Both My Girls Have ‘Alzheimer’s’

Pam and her fam­ily are de­ter­mined to fight this dev­as­tat­ing ill­ness

Pick Me Up! - - CONTENTS - Pam An­drews, 45, Austin, Texas

Chil­dren grow up so quickly, it’s im­por­tant to trea­sure the me­mories. Their first steps, first words, first day of school…

For me, those mo­ments are even more pre­cious be­cause, one day, my daugh­ters Belle, now 7, and Abi­gail, 3, won’t re­mem­ber them.

In fact, they may not even re­mem­ber who I am.

They both have a rare dis­ease called Nie­mann-pick Type C1 – or ‘child­hood Alzheimer’s’. And it could rob them of their me­mories and mo­bil­ity be­fore they reach their teens.

Search for a cause

When Belle was born in March 2010, a doc­tor told me and my hus­band Chris, 46, ‘She’s got an en­larged spleen.’

They ran var­i­ous tests, but they all came back clear.

We were told it was prob­a­bly noth­ing to worry about. So Chris and I put it to the back of our minds.

Back home, Belle was like any other baby – crawl­ing, then tod­dling – and, be­fore we knew it, chat­ting away.

But when she was 3½, I no­ticed she was trip­ping and fall­ing over a lot.

‘Whoops-a-daisy,’ I’d say, pick­ing her back up.

But it was more than just the odd lit­tle tum­ble. She’d fall over many times a day.

And she seemed to de­velop a tremor in her hands.

‘Some­thing’s not right,’ I told Chris.

A doc­tor or­dered var­i­ous tests, which ruled out a whole host of con­di­tions and dis­eases, but didn’t pin­point a cause. Frus­trat­ing. ‘I just want to know what’s wrong with my daugh­ter,’ I’d cry to doc­tors.

Over the years, we took Belle to see a num­ber of pae­di­atric spe­cial­ists, neu­rol­o­gists, haema­tol­o­gists, ge­netic spe­cial­ists…

Mean­while, in June 2014, I gave birth to Abi­gail.

Belle ab­so­lutely doted on her, and loved be­ing a big sis­ter.

But, in­stead of en­joy­ing life as a happy fam­ily of four, we were still back and forth with Belle to dif­fer­ent doc­tors.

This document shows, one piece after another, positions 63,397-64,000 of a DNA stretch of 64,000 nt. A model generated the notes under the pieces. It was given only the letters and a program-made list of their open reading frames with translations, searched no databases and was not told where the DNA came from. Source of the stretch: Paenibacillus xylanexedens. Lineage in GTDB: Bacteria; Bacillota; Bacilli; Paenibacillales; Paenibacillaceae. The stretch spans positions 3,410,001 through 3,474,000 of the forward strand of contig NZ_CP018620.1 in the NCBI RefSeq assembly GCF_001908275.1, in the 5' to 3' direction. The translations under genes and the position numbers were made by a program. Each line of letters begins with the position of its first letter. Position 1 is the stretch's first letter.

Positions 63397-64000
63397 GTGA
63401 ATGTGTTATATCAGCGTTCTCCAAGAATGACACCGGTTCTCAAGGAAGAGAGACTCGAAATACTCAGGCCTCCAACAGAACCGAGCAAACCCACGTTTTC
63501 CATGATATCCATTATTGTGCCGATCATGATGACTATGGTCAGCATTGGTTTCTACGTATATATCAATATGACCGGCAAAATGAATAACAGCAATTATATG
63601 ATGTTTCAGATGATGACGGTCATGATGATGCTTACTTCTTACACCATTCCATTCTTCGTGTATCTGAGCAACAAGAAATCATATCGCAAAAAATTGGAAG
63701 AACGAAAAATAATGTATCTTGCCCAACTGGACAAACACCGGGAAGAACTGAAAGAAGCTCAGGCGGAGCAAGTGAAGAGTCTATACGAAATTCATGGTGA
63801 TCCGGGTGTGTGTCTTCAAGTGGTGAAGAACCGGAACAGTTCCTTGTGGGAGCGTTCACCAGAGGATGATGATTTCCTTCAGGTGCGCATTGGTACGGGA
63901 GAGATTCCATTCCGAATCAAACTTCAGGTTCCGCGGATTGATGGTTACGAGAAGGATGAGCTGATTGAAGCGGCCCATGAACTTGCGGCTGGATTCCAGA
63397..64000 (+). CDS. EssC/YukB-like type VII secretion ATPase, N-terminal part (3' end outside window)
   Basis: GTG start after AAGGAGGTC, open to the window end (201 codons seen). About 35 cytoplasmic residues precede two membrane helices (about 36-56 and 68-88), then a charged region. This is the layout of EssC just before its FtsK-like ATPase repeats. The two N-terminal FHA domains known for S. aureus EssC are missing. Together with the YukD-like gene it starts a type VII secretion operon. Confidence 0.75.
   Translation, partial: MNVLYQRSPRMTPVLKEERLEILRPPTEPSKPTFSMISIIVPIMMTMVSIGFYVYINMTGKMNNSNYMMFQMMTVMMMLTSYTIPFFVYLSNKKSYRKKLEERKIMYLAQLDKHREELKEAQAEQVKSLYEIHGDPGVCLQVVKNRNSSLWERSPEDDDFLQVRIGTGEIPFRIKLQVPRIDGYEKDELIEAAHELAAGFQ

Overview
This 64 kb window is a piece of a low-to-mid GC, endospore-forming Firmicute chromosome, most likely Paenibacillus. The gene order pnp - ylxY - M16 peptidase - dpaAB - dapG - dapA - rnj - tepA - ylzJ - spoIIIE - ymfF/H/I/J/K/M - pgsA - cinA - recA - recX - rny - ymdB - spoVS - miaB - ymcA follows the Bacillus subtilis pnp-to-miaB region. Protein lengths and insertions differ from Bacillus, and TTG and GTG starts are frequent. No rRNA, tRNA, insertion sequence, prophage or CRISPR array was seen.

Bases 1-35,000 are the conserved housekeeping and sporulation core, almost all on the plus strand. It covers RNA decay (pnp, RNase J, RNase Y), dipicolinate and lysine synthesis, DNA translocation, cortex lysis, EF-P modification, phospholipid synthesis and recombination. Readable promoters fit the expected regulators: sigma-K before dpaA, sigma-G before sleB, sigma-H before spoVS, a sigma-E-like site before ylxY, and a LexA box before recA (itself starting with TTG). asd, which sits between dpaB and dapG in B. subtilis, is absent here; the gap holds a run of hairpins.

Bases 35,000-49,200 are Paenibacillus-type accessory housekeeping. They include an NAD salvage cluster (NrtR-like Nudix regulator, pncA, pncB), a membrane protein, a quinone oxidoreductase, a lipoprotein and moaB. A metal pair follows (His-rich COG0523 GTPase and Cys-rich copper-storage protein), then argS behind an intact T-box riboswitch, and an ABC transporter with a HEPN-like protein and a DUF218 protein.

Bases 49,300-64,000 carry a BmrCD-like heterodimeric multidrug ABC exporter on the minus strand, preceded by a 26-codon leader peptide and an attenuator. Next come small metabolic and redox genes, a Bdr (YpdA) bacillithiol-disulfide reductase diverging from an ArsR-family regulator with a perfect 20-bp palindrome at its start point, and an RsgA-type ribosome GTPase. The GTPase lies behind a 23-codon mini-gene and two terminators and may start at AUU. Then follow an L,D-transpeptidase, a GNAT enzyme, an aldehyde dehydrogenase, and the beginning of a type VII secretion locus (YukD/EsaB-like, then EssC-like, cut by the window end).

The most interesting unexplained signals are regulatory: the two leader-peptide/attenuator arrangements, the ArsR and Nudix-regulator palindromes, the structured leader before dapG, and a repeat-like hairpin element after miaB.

Then, in 2015, a doc­tor be­came con­cerned about her en­larged spleen.

And, even­tu­ally, Belle was re­ferred for ge­netic test­ing.

It took nearly a year to get the re­sults. And, when we fi­nally got a di­ag­no­sis, it was a dev­as­tat­ing blow…

‘Belle has Nie­mann-pick C1,’ a doc­tor con­firmed in March last year, ex­plain­ing that it’s a rare dis­ease that’s also known as child­hood Alzheimer’s.

‘The con­di­tion causes choles­terol to build up in the brain, spleen and liver un­til it reaches toxic lev­els,’ he added.

It re­sults in in­tel­lec­tual de­cline, mem­ory loss and mo­bil­ity prob­lems.

I felt dev­as­tated. How could our lovely, vi­brant daugh­ter be suf­fer­ing from a dis­ease usu­ally as­so­ci­ated with old peo­ple?

It just seemed so cruel. And the worst was yet to come…

‘There’s no known cure,’ the doc­tor went on. ‘‘Most pa­tients

Belle was trip­ping and fall­ing, and had a tremor in her hands

don’t make it to adult­hood.’ It felt like a knife to my heart. My poor Belle was just 5 – her life had barely be­gun. Now she was be­ing robbed of her fu­ture. And there was noth­ing Chris or I could do about it.

A sec­ond blow

It turned out we were both silent car­ri­ers of the re­ces­sive genes that cause the dis­ease. It was rotten luck that Belle had in­her­ited those genes from both of us. Then doc­tors wanted to test Abi­gail, 21 months, too. ‘Light­ning won’t strike twice, surely?’ I fret­ted to Chris. But a week on, we were

told, ‘I’m afraid Abi­gail has the dis­ease, too.’ I felt my whole world crum­bling around me.

‘Take your girls home and make ev­ery mo­ment count,’ the doc­tor ad­vised.

But I felt crushed, dis­traught. And my head was spin­ning with ques­tions.

Chris and I had to do some­thing.

‘We can’t let this con­di­tion take our girls,’ Chris said.

So we re­searched on­line, found a spe­cial­ist in Chicago who was run­ning a clin­i­cal trial to try to slow the pro­gres­sion of the dis­ease.

We got in touch and, af­ter meeting her, she agreed our girls could take part.

Belle and Abi­gail be­gan hav­ing a drug in­jected into their spines ev­ery two weeks.

‘Why do me and Abby need medicine?’ Belle asked.

‘Be­cause doc­tors are try­ing to make you better,’ I told her.

It’s still early days, but Chris and I are re­main­ing hope­ful.

Abi­gail is yet to dis­play any symp­toms. Belle’s con­di­tion, on the other hand, de­te­ri­o­rated rapidly be­fore treat­ment be­gan. She can’t walk unas­sisted, and has slurred speech.

But, since start­ing the trial, she seems more sta­ble and is im­prov­ing, not trip­ping and fall­ing over any more, which is a pos­i­tive sign.

We’re hold­ing out hope the con­di­tion doesn’t worsen.

Doc­tors told us the girls would lose their me­mories and abil­ity to walk be­fore their teens. But we can’t bring our­selves to think about that. The day the girls for­get who we are will rip out our hearts.

All we can do is take each day at a time, and en­joy ev­ery pre­cious sec­ond with our beau­ti­ful girls.

OUR SWEET GIRLS... The day they for­get who we are will rip out our hearts

Treat­ment seems to be help­ing Belle

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